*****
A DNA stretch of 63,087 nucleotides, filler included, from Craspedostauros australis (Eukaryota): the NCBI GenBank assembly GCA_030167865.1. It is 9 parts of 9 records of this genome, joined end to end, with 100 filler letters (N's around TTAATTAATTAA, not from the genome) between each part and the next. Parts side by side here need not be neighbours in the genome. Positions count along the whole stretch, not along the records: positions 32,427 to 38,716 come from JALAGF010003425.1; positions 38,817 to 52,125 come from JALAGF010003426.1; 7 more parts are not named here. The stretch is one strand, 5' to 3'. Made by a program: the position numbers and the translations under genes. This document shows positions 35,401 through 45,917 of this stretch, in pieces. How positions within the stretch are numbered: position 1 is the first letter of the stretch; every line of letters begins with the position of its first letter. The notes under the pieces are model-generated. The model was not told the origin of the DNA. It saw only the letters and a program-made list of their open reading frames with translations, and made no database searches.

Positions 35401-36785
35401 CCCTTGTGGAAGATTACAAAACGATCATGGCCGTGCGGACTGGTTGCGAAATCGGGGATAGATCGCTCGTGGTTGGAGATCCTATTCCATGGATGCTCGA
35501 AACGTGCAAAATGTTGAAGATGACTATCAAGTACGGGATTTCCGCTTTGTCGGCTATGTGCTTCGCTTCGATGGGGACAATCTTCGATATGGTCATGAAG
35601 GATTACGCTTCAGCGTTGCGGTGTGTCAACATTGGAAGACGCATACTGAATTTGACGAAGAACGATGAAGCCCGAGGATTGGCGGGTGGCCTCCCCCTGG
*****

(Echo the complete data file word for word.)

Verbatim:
A DNA stretch of 63,087 nucleotides, filler included, from Craspedostauros australis (Eukaryota): the NCBI GenBank assembly GCA_030167865.1. It is 9 parts of 9 records of this genome, joined end to end, with 100 filler letters (N's around TTAATTAATTAA, not from the genome) between each part and the next. Parts side by side here need not be neighbours in the genome. Positions count along the whole stretch, not along the records: positions 32,427 to 38,716 come from JALAGF010003425.1; positions 38,817 to 52,125 come from JALAGF010003426.1; 7 more parts are not named here. The stretch is one strand, 5' to 3'. Made by a program: the position numbers and the translations under genes. This document shows positions 35,401 through 45,917 of this stretch, in pieces. How positions within the stretch are numbered: position 1 is the first letter of the stretch; every line of letters begins with the position of its first letter. The notes under the pieces are model-generated. The model was not told the origin of the DNA. It saw only the letters and a program-made list of their open reading frames with translations, and made no database searches.

Positions 35401-36785
35401 CCCTTGTGGAAGATTACAAAACGATCATGGCCGTGCGGACTGGTTGCGAAATCGGGGATAGATCGCTCGTGGTTGGAGATCCTATTCCATGGATGCTCGA
35501 AACGTGCAAAATGTTGAAGATGACTATCAAGTACGGGATTTCCGCTTTGTCGGCTATGTGCTTCGCTTCGATGGGGACAATCTTCGATATGGTCATGAAG
35601 GATTACGCTTCAGCGTTGCGGTGTGTCAACATTGGAAGACGCATACTGAATTTGACGAAGAACGATGAAGCCCGAGGATTGGCGGGTGGCCTCCCCCTGG